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It’s the End of the World as We Know It–and I Feel Fine

Written by PETA | May 24, 2010
Mushroom Cloud

Did the film 2012 give you nightmares? Have you made plans for worldwide apocalypse yet? If not, check it: The Vivos Group is selling spots in fully stocked disaster-proof underground bunkers, complete with power systems, water wells, waste disposal, gym equipment—the works.

There would be little reason to survive, say, a nuclear holocaust, only to die of heart disease or a stroke, so PETA sent the Vivos Group an urgent letter explaining the health benefits of a vegan diet and asking the firm to stock its bunkers with healthy plant-based foods. Plus, a post-apocalyptic vegan diet would spare any surviving animals more terror by making sure that they aren’t exploited and killed for food.

I don’t know about you, but I’m not the world-rebuilding type—after Hurricane Ike, I was barely able to survive for nine days without electricity. But daily life is plenty challenging, and choosing vegan foods over meat, milk, and eggs can give us a significant advantage. So don’t wait for Armageddon to make the switch to a better diet!

Written by Jeff Mackey

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  • Premo says:

    So I’m pretty nervous about the 2012 theories. If something terrible happens like an onset of massive earthquakes volcanoes storms the works as if we aren’t already having those disasters now to an extent that it destroys 23 of human life… wouldn’t that set off the nukes around the world? That scares me crazy.

  • jennifer dillon says:

    Decline of top predators causing increase of smaller predators A new study has determined that the catastrophic decline around the world of apex… See more predators such as wolves cougars lions or sharks has led to a huge increase in smaller mesopredators that are causing major economic and ecological disruptions. The findings revealed that in North America all of the largest terrestrial predators have been in decline during the past 200 years while the ranges of 60 percent of mesopredators have expanded. For example in parts of SubSaharan Africa lion and leopard populations have been decimated allowing a surge in the mesopredator population next down the line baboons. This issue is very complex and a lot of the consequences are not known said William Ripple a professor of forest ecosystems and society at Oregon State University OSU. But theres evidence that the explosion of mesopredator populations is very severe and has both ecological and economic repercussions he added. According to the researchers in case after case around the world primary predators such as wolves lions or sharks have been dramatically reduced if not eliminated usually on purpose and sometimes by forces such as habitat disruption hunting or fishing. Many times this has been viewed positively by humans fearful of personal attack loss of livestock or other concerns. But the new picture thats emerging is a range of problems including ecosystem and economic disruption that may dwarf any problems presented by the original primary predators. The elimination of wolves is often favored by ranchers for instance who fear attacks on their livestock. However that has led to a huge surge in the number of coyotes a mesopredator once kept in check by the wolves. The coyotes attack pronghorn antelope and domestic sheep and attempts to control them have been hugely expensive costing hundreds of millions of dollars. The economic impacts of mesopredators should be expected to exceed those of apex predators in any scenario in which mesopredators contribute to the same or to new conflict with humans according to the researchers. Mesopredators occur at higher densities than apex predators and exhibit greater resiliency to control efforts they added. At OSU Ripple and colleague Robert Beschta have done extensive research and multiple publications on the effect that loss of predators such as wolves and cougars have on ecosystem disruption not only by allowing increased numbers of grazing animals such as deer and elk but also losing the fear of predation that changes the behavior of these animals.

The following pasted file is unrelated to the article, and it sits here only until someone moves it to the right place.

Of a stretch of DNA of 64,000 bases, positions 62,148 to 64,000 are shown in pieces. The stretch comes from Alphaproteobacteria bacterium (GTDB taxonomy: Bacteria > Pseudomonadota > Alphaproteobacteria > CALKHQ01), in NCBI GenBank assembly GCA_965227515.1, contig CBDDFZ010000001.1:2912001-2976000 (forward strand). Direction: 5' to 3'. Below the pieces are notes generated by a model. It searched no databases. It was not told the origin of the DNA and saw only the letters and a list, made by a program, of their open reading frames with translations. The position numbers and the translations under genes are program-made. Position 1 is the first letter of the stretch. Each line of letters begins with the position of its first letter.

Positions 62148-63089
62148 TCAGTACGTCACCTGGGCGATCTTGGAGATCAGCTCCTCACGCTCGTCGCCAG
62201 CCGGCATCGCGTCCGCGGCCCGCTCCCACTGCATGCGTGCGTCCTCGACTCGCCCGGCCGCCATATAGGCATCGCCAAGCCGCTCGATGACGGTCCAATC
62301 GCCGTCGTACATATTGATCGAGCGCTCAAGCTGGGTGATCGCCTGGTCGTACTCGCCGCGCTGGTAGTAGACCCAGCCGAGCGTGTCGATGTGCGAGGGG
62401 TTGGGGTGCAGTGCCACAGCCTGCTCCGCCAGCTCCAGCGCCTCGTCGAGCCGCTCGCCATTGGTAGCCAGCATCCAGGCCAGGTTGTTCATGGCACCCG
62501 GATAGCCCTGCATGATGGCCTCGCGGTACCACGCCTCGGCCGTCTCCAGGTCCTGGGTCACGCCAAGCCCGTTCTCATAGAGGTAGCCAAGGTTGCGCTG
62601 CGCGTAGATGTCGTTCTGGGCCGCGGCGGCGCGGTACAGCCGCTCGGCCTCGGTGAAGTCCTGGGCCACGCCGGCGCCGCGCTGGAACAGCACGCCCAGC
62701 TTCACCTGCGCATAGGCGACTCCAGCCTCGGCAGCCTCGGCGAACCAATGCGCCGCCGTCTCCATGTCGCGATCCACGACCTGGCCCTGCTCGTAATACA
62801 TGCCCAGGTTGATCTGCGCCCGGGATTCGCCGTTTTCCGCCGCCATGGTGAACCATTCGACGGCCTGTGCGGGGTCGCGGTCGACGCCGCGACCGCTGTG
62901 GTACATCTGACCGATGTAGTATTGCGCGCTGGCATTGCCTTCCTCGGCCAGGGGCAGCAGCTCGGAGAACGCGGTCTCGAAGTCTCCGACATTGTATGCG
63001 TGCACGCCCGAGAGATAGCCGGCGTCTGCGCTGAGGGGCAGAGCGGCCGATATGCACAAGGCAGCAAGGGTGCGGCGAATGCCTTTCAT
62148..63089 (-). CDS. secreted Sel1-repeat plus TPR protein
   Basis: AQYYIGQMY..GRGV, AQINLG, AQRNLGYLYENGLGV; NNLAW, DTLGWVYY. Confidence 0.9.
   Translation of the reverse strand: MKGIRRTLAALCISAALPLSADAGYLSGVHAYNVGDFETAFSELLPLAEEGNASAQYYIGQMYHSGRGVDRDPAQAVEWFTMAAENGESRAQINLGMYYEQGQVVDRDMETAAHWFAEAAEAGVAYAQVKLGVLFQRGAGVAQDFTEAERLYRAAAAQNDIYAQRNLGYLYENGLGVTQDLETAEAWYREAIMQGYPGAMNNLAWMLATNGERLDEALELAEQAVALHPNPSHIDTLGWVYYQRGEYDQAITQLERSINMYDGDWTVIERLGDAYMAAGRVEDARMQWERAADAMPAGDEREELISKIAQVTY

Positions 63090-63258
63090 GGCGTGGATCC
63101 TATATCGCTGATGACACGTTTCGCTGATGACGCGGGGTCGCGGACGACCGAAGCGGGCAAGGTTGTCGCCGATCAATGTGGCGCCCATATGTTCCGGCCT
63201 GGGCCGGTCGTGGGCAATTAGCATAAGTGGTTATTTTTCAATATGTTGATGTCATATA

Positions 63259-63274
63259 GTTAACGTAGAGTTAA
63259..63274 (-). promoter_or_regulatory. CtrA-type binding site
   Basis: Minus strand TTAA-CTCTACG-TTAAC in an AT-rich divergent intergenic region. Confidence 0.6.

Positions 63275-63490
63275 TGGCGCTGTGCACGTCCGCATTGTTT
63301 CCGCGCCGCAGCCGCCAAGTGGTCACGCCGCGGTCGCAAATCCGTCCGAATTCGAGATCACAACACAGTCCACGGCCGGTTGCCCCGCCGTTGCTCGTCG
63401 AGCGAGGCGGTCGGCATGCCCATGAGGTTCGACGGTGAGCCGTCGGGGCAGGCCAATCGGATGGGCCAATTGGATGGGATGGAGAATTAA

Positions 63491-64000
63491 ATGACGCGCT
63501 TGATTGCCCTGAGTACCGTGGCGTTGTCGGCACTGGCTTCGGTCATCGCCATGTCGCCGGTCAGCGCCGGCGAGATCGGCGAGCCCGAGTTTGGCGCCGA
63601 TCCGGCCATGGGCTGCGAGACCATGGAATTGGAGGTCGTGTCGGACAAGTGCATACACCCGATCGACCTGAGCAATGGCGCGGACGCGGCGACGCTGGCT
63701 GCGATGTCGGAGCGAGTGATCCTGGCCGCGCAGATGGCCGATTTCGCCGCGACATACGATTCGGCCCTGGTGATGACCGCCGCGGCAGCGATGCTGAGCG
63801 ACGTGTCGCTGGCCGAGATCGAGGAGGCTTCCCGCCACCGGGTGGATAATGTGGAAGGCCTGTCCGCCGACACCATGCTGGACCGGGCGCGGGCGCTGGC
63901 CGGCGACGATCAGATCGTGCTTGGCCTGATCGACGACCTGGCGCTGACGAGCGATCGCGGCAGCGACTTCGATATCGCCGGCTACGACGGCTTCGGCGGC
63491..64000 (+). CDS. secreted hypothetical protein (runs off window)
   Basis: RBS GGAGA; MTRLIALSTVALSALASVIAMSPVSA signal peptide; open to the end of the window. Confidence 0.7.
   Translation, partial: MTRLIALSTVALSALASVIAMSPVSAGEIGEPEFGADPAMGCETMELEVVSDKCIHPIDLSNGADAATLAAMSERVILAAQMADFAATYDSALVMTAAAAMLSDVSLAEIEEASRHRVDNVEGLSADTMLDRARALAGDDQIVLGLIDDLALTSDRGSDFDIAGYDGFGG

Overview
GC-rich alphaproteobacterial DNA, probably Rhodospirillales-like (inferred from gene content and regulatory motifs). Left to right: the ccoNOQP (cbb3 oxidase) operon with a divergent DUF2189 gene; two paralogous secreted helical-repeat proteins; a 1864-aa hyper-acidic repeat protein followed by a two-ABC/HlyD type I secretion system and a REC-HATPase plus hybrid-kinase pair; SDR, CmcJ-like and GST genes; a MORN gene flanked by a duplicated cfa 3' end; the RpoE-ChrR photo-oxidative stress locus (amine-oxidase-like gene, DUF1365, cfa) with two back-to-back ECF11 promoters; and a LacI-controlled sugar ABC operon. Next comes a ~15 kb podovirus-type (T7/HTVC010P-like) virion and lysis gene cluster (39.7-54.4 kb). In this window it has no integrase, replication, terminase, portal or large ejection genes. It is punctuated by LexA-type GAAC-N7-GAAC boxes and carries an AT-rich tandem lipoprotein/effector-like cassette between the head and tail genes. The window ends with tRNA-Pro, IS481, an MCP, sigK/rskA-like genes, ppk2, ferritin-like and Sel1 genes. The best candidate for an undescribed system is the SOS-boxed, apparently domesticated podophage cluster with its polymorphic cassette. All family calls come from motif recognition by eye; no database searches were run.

• Toby Saunders says:

    If you aren’t the worldrebuilding type then try being a betterworldrebuilding type! I highly recommend it Global Warming is real 98 of scientists agree… let’s trust them and that could be the biggest problem in human history. The apocalypse isn’t just something to tease Creationists about anymore… it won’t happen over night sure but it is destroying earth and more importantly conscious life gradually. I say there is good reason to survive a nuclear holocaust to rebuild yes but to rebuild via vegan means! This talk of nuclear destruction is scary but let’s be positive about worst case scenarios no matter how unlikely they are.

  • Rev. Meg Schramm says:

    When a disaster occurs people eat whatever is available. Many years ago I was a Mormon and though I no longer follow that religion they did teach me many valuable things among them food storage. One year’s worth of food should be in every family’s kitchen pantry. Fresh vegetables are great but they are perishable so most stored food needs to be canned or vacuum packed and regularly used and replaced. A disaster can be anything from an earthquake to Armegeddon or as simple as prolonged unemployment.